5. If you keep up with your reading, get help on weaker concepts and subjects right away, all you really need to do before exams is review all the material once, just to make sure the information is salient in your brain when you are writing the test. You won’t be wasting valuable pre-exam hours relearning concepts. It’s unlikely to do you much good anyway. When you cram a lot of new information within a short period of time, you are putting too much pressure on your short term memory, which by it’s very nature has a short capacity. By rehearsing material over several sessions over longer periods of time, you encode it into long term memory. This way, you will have actually learnt something from the class instead of just cramming and regurgitating for an exam.

Week before exam(s):

  1. Casually review all the material you need to know for the exam, spending a little bit extra time on concepts that were hard to get at the first time around.
  2. For things that require practice, (eg., calculus, mathematical application of chemistry or physics), don’t worry about reviewing the concepts so much if you already get it. Just do a lot of practice questions and timed practice tests. At this point, doing well on the exam will be more about getting into the flow of doing those calculations and deductions over and over again.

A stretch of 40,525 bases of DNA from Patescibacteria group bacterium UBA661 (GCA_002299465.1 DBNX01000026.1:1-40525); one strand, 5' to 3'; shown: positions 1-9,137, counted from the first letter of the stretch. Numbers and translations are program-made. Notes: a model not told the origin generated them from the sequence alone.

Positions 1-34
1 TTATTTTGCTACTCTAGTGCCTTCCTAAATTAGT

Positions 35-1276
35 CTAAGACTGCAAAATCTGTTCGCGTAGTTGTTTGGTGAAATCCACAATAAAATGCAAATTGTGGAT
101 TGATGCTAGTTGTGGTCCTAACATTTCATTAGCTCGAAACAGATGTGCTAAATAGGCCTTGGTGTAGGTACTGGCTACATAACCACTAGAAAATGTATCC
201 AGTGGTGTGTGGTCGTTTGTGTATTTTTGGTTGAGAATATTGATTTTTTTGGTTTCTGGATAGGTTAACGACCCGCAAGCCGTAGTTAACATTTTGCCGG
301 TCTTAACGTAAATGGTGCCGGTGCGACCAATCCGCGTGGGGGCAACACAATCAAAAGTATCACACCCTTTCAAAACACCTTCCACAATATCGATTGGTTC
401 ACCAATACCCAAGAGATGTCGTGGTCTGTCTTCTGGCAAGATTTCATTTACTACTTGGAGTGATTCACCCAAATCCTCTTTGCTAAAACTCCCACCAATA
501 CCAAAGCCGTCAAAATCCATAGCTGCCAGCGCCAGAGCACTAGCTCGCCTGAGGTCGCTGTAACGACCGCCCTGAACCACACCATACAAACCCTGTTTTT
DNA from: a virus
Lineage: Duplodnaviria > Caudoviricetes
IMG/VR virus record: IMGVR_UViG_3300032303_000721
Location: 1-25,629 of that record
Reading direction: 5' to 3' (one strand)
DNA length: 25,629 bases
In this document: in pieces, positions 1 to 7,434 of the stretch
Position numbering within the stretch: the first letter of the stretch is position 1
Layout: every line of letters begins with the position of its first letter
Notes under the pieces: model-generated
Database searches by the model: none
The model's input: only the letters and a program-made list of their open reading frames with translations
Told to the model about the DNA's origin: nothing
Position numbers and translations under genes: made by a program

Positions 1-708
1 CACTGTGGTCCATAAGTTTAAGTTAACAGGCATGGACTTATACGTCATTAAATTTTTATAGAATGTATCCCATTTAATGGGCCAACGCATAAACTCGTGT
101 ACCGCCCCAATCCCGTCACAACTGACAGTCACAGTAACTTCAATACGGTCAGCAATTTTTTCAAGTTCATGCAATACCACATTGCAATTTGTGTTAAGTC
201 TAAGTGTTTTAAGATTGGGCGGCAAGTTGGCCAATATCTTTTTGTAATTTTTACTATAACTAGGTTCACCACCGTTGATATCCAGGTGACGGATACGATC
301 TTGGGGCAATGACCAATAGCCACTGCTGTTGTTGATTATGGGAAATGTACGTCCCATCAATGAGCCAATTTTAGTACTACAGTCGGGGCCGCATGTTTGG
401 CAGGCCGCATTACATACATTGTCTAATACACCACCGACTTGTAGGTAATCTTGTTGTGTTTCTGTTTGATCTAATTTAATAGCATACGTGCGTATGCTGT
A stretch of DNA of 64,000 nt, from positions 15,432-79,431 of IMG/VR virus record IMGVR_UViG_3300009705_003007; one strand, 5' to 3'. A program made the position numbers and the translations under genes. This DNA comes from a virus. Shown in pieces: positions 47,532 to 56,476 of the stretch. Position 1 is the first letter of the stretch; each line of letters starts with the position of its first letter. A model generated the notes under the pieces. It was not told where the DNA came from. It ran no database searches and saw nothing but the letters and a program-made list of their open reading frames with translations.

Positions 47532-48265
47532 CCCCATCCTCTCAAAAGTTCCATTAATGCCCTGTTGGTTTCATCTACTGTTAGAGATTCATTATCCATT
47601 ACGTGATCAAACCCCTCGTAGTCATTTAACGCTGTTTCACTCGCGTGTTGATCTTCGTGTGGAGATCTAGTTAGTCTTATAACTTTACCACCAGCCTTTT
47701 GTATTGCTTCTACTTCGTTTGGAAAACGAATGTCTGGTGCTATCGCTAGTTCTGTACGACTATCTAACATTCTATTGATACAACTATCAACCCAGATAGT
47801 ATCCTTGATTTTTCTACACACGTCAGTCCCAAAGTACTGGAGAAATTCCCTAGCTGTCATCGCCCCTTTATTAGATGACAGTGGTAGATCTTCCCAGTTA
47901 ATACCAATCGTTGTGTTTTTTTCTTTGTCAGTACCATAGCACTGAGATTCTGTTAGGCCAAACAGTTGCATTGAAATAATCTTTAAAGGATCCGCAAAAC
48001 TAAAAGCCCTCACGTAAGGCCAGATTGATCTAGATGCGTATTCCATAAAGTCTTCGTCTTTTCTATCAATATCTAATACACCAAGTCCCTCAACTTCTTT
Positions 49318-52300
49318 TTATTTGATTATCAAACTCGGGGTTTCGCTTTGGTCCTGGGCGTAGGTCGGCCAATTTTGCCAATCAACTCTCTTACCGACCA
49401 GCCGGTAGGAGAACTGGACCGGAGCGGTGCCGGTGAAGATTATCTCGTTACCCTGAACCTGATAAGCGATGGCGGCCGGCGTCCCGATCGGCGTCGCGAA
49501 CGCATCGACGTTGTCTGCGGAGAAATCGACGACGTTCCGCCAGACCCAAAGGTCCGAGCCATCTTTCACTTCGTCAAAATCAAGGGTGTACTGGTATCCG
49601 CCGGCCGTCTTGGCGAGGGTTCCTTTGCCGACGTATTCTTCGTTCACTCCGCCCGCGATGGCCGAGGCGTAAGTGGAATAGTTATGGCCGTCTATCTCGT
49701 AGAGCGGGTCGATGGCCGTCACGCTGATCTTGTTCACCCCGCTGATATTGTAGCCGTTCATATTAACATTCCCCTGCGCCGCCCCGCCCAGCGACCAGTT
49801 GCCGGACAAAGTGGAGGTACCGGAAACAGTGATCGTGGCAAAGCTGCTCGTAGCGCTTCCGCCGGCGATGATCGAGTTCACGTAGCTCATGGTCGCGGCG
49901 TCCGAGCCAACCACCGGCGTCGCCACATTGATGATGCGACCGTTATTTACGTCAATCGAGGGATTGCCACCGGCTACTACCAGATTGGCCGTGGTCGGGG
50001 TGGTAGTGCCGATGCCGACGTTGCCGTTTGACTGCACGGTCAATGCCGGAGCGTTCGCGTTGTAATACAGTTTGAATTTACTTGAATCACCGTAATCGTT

3. Try to do said practice questions or review in an environment similar to that you will write the exam in. In most cases the best you can do is a library. Occasionally I can find empty classrooms or lecture halls to study in but this is rare.
  4. You can also condition yourself to certain things to aid memory (eg., chewing a certain flavor of gun while writing the exam that you chewed while studying for the exam). I did this with coffee, since I always drank it during study session, but caffeine plus pre-exam adrenaline make for unhelpful jitters so I just carry a cup of coffee into the exam without drinking it (much). Occasionally sniffing the coffee is enough to re-focus me.
  5. Pre-exam stress doesn’t always have to be bad. If you have prepared adequately, a certain level of stress is beneficial, even necessary, to keep yourself working at an optimal pace during the exam.

    The Flow

    I recently ran out of time on a particular section of a heinous 7.5 hour exam because I felt so comfortable with the material I began to zone out in between(sometimes even while) reading passages. A little bit of stress is good!

  6. Take some time to relax and recuperate between study sessions. Never schedule back-to-back study sessions. At the very least, alternate between subject materials so at least you have fresh eyes regarding the subjects every few hours. If you have something you like to do just for fun (exercise, dance, read for fun) it is also worthwhile to schedule some time to do that. That way, you don’t feel guilty for “indulging” since it is on the schedule, and you definitely should do that. If you enjoy something, it is not a waste of time. I personally prefer very physical activities such as exercise or dance since it allows my brain to disengage from exam matters  for a bit, and the endorphin helps too.

I hope this will be helpful to everyone returning to school this fall. And I hope you have fun.